The Academy of Dairy Veterinary Consultants (ADVC) held its spring meeting in Boise, Idaho on April 8. The meeting covered practical immunology, vaccinology, and the impact of transition cow health on reproduction"
The ADVC held its first meeting 33 years ago, at the Veterinary Medicine Teaching and Resource Center (VMTRC) in Tulare, California in 1985. There were only a handful of veterinarians in those first years, all interested in challenging themselves, asking difficult questions, and gaining new knowledge.
The idea behind the organization started in the 1970s, when a group of dairy veterinarians from the western states (those traditionally with large herds), sought to improve themselves and were unable to find an avenue that would meet this goal. AABP was, at the time, focused on different demands, and UC Davis Veterinary School was unable to offer the preventive medicine masters to working individuals. The culture of veterinary medicine was shifting from treatment to prevention, and this group of vets wanted to further educate themselves within this shifting paradigm on the latest scientific research in dairy production medicine. They worked with the Academy of Veterinary Consultants, an organization working towards the same goals in the beef industry, to host their first meeting on Dairy Nutrition.
Dr. Don Klingborg, founder/organizer of ADVC, remembers, “Topics would be revisited regularly across the years, troubleshooting areas that were hard to apply in practice settings, and enlarging our knowledge base within and across topics. There was time built in for a lot of audience participation to be sure the speaker was addressing the needs of the practitioners in the audience.”
ADVC was initially an exclusive organization, with 15-30 people per meeting, with increased ability to participate in the discussions, interact with experts, and network with like-minded colleagues. The organization has since grown to 30-60 people per meeting, while continuing to maintain this ability to stay involved. Many ADVC members have since been recognized for their contributions to dairy herd health and preventive medicine.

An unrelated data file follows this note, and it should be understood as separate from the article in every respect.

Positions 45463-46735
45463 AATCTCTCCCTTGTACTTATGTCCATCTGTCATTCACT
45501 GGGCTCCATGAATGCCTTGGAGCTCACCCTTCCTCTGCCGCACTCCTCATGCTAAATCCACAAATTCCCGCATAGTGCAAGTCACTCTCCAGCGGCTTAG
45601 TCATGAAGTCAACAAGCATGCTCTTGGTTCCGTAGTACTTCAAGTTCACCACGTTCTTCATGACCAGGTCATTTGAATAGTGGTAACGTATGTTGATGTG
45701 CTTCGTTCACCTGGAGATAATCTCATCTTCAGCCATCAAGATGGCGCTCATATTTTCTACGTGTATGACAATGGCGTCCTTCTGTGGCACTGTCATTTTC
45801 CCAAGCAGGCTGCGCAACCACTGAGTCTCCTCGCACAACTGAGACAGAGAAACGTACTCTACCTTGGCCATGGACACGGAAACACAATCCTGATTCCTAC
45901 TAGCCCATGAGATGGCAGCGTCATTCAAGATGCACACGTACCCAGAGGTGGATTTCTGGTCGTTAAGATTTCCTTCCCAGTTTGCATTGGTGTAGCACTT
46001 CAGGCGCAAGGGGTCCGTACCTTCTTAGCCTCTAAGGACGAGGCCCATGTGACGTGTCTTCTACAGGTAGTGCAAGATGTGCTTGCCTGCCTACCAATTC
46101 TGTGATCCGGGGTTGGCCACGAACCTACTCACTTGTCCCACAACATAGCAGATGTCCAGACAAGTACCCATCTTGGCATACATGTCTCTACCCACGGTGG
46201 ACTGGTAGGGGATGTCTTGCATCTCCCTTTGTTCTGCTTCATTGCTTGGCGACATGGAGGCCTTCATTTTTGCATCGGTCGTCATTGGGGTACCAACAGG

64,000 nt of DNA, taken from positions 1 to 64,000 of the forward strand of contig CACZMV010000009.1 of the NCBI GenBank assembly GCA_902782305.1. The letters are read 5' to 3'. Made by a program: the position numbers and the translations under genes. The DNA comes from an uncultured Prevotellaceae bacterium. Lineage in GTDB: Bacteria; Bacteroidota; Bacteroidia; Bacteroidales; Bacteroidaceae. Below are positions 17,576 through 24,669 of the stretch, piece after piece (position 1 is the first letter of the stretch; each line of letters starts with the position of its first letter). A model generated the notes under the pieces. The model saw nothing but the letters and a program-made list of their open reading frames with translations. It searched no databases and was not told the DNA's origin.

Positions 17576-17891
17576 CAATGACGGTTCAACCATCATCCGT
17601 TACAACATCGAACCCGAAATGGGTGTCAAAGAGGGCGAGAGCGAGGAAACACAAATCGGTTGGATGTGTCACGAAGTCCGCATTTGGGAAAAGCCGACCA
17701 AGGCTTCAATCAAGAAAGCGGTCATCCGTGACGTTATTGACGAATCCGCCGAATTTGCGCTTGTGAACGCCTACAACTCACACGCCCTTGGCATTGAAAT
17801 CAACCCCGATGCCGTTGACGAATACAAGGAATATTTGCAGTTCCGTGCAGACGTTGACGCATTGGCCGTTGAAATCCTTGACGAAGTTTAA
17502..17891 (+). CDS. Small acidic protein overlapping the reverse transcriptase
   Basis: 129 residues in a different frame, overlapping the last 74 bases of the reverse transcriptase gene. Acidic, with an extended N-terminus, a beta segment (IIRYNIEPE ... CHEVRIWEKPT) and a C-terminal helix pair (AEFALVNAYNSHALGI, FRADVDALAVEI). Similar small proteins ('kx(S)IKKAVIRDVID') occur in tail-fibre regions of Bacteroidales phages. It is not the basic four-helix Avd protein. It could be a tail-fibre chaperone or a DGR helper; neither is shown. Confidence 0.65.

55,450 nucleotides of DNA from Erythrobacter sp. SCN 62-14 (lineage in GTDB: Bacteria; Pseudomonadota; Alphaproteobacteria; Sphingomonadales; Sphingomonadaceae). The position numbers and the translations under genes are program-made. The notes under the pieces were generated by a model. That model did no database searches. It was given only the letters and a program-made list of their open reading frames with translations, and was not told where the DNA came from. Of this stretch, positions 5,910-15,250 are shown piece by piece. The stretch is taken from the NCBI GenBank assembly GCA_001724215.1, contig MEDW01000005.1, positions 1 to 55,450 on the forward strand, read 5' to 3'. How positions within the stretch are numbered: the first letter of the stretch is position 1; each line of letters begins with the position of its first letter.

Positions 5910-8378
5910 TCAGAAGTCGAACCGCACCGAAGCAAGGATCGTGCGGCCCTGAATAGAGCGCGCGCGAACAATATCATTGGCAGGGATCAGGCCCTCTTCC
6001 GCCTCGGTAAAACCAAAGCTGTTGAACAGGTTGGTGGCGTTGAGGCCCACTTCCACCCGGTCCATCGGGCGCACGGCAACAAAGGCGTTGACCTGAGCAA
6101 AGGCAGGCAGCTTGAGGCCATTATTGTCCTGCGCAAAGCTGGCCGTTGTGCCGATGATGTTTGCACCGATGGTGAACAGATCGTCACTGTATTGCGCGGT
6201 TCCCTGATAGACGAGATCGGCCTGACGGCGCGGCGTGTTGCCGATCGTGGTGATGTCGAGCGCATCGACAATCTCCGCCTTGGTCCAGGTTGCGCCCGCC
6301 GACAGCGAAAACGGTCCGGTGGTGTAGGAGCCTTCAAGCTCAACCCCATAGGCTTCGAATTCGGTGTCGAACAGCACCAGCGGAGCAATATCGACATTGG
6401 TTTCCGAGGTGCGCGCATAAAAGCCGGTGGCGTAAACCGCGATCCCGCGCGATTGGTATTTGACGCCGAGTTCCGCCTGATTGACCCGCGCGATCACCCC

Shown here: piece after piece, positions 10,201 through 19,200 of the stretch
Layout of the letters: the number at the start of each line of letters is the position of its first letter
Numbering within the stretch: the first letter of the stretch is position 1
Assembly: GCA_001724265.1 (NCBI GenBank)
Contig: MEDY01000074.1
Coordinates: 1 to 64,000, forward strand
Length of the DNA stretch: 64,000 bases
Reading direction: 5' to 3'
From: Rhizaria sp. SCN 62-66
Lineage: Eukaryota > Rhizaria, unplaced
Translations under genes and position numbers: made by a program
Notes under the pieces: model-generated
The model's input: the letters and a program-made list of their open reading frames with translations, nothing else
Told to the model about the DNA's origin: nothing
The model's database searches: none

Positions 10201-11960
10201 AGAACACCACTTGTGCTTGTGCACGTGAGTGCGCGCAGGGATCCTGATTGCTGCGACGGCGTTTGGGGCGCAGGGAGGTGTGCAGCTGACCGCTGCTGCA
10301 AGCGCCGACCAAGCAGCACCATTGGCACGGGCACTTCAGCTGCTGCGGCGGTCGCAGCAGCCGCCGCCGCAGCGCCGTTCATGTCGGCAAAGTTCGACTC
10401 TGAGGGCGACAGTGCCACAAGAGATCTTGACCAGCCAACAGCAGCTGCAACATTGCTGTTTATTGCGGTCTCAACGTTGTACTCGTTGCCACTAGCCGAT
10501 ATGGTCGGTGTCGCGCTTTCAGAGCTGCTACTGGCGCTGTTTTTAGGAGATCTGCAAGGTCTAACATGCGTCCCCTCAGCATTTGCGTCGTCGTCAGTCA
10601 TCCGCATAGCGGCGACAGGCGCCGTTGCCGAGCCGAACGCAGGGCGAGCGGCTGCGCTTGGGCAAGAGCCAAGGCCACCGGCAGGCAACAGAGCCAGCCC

This spring, the speakers were Dr. Chris Chase, South Dakota State University, Dr. Amelia Woolums, Mississippi State University, and Dr. Luis Mendonca, Kansas State University. Dr. Chase spoke about the impact stress has on the immune system, and how to create vaccine protocols with appropriate timing as to maximize vaccine efficacy. Dr. Woolums reviewed immunology in the calf, including current colostrum, nutrition, and vaccination recommendations. Dr. Mendonca discussed transition cow disease and the use of records analysis software in assessing overall immune health of the herd.
The highlight of this years’ meeting was a two-hour discussion on vaccine protocols. Sample protocols were reviewed by the three speakers, and with input from the audience, an enthusiastic discussion occurred regarding vaccine type, strain, and timing.
Dr. Woolums reviewed calf protocols, and the members discussed current research on age at vaccination and interference of maternal antibodies. Dr. Chase reviewed cow protocols, including which are most effective and which need to be given alone or on the same day as other vaccines. The audience asked questions and gave examples, which encouraged healthy debate about vaccine protocols, which vary greatly on a farm-to-farm basis as needed.
Throughout the years, ADVC has evolved to fit the needs of the members. The organization offers a one-day Saturday meeting twice a year (spring and fall), with the opportunity to earn 7.5 hours of CE. The meetings are held in the western states, in cities with large airports in order to minimize travel expenses for members.
With member input the president chooses meeting topics that are pertinent to dairy production medicine. The executive board, including the president, is made up of participating members who rotate in volunteer positions to plan the twice yearly meetings.
Dr. Dale Moore, who managed the organization for 17 years with Dr. Bill Sischo, states, “The biggest meetings were the milk quality meeting and the training for animal welfare audits. During this time, students were recruited. With many younger practitioners (former students) participating, the academy grew and met the needs of western dairy veterinarians for a regional, intense look at practical and advanced dairy topics.”
You can find more information on the Academy of Dairy Veterinary Consultants at academyofdairyveterinaryconsultants.org.